record and certainly lacking in independence pass speculative judgements on countries,
causing havoc and forcing budget and fiscal policies on elected governments and hundreds of
millions of taxpayers across countries. CRAs have been known to go from passively giving
triple AAA ratings to banks on the verge of bankruptcy, in 2008, to a hectic activity in recent
months, downgrading countries ratings without transparent, consistent rationales.
If one is looking for examples of opaque workings and lack of transparency of the worst kind
look no further than to the world financial sector. The lack of transparency and the huge size of
transnational financial groups have undermined the golden rule of the capitalist mechanism of
risk and reward: there is now the widespread belief that if financial institutions are powerful
enough, there will always be public money to bail them out no strings attached – thus
rewarding and promoting irresponsible high risk behaviour, indifferent to the social disruption
this may cause.
US treasury bonds are traditionally regarded as the world’s safest investment instruments. This
is due to the role of the US dollar as the World reserve currency and also to the historical
record of the US, which enjoyed triple AAA rating since ever in the history of ratings... until very
recently, that is, thanks to political stalemate in Congress and to CRA Standard & Poor! And
given the US high debt and weak economic performance since 2008, the role of the US dollar
(Timor-Leste’s currency as well) in international Commerce has itself been put into question
Timor-Leste’s Petroleum Fund was created in 2005 and has since accumulated assets of over
8 billion US dollars. Until recently, we were putting all the eggs in one basket, which we thought
then to be safest: U.S. treasury bonds – as we were advised to do by our well-intentioned
foreign advisers. So imagine how we watch, apprehensive and in amazement, the stalemate in
the US Congress and the highly charged instability it caused across financial markets.
We and the billions of people who trusted the American economy and entrusted our savings to
the American government, would expect mature and prudent behaviour from elected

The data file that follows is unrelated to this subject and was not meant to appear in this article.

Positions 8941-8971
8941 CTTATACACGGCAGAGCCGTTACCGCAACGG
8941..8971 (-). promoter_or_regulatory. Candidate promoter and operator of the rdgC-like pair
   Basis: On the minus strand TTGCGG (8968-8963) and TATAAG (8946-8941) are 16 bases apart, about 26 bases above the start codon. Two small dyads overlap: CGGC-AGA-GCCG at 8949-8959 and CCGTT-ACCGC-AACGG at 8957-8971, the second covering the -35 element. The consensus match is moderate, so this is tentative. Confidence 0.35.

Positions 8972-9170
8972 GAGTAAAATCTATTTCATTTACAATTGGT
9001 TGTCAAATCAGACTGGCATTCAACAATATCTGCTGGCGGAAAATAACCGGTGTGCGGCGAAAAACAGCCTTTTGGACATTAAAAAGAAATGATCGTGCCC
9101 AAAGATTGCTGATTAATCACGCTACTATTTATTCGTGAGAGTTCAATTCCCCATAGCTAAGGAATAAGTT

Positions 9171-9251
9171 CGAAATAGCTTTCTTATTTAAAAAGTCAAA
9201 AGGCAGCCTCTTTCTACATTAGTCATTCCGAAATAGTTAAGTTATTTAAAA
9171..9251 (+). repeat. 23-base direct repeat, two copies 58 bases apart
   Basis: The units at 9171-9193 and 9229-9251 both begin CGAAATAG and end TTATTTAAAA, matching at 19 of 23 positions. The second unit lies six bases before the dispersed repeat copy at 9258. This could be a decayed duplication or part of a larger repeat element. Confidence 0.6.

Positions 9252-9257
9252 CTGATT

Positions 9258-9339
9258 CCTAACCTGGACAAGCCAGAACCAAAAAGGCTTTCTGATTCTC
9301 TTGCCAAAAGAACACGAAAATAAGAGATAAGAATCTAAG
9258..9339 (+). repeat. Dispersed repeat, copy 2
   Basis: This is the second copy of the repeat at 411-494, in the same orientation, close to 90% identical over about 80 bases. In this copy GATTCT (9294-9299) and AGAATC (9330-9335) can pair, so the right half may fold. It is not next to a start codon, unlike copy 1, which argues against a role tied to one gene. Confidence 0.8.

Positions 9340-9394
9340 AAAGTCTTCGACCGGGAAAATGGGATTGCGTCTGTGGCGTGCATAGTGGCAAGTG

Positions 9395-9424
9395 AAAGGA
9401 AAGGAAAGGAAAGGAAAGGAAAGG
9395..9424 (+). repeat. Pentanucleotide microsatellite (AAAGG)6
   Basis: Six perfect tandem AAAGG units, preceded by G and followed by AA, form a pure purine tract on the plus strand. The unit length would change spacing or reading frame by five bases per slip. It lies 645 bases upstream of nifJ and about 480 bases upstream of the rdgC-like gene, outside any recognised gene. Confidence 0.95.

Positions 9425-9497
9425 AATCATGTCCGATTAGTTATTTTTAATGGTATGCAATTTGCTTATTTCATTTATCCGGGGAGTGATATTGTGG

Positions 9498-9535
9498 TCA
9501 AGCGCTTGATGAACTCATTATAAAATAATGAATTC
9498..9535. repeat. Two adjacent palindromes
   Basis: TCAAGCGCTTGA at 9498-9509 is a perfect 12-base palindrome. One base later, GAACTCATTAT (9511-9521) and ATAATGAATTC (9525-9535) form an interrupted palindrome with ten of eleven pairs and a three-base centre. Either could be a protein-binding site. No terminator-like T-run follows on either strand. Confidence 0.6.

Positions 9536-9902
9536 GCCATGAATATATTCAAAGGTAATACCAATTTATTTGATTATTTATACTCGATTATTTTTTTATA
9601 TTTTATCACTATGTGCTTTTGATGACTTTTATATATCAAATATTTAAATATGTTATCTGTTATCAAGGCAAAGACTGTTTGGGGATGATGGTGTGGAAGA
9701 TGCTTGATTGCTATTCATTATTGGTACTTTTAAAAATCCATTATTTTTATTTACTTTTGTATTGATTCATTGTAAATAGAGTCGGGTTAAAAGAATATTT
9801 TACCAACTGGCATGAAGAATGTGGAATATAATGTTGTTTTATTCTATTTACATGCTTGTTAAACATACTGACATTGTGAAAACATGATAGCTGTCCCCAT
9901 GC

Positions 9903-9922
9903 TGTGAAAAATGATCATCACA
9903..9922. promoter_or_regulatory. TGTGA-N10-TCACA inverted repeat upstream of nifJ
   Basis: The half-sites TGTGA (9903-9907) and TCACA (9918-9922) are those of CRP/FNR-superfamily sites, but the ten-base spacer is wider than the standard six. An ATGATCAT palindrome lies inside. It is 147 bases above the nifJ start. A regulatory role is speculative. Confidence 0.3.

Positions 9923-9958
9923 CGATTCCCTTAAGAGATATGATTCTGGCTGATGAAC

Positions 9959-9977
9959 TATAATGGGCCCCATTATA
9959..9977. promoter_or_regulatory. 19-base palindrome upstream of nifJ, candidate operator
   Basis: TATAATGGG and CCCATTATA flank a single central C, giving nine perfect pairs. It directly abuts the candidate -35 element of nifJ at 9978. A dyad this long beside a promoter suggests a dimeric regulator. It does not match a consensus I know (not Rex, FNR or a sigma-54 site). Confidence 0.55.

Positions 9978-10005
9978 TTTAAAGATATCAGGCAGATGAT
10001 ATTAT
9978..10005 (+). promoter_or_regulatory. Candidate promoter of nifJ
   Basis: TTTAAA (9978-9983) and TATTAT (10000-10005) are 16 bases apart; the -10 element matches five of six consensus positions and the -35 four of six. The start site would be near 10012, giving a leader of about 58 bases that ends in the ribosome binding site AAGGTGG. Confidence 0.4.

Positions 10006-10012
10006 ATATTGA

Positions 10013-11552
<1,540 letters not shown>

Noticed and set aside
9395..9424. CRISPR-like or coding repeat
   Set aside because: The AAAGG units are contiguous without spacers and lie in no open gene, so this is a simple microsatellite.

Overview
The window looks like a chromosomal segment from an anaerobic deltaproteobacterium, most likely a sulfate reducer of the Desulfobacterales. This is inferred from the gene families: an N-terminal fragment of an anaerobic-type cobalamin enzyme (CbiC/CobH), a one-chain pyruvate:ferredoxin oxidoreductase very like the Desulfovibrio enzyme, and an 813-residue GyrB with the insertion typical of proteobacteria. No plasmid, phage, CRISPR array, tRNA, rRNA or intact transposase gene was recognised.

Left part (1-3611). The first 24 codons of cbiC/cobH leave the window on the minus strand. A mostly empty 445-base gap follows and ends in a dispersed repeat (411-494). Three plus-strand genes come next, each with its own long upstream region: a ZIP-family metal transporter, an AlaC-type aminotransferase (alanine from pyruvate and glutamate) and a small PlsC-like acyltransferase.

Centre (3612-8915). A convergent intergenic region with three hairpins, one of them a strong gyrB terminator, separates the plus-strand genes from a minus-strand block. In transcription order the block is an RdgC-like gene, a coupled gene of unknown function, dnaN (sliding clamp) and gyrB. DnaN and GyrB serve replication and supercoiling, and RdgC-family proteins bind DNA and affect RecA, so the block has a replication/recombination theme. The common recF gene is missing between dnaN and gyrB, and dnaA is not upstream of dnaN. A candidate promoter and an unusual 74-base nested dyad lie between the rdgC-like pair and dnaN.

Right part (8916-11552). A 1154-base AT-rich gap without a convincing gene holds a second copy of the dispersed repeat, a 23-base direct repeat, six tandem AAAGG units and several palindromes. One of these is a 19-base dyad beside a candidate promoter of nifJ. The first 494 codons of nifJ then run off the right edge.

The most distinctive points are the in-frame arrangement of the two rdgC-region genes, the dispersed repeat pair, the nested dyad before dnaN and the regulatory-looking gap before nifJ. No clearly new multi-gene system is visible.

representatives in the sole global power. Instead, signs are that light-hearted adventurous
conduct may return soon to Capitol Hill, with its wake of instability and atmosphere of
impending global crisis. The radicalism of many Republican representatives is sending a
deeply negative message to American partners and overall to the international community.
President Barack Obama’s steady judgement and prudence averted catastrophe earlier in
August but it remains to be seen how it will all play out again, after the US Congress
reconvenes this week.
The overall morality I would like to point out to is that heavy debt burdens, political radicalism
and deficit of oversight in the international financial sector are a dangerous mix undermining
business confidence, social stability and trust in elected representatives – ultimately
undermining conditions for prosperity.
But the fact is that while most economies in developed countries are stagnant or at best have
had anaemic growth for the last four years, Asian economies and other emerging economies
have continued booming and have become the life jacket of the global economy.
China, the Republic of Korea, India and Indonesia have been growing at annual rates of
between 7 and 10 percent for sustained long periods. The economies of China, Korea, Japan
and India put together account for over US$14 trillion dollars of annual GDP. ASEAN, another
fast growing economic region, represents some US$2 trillion dollars of combined annual GDP.
Asia's combined GDP of US$16 trillion dollars is equal to the combined EU GDP of US$16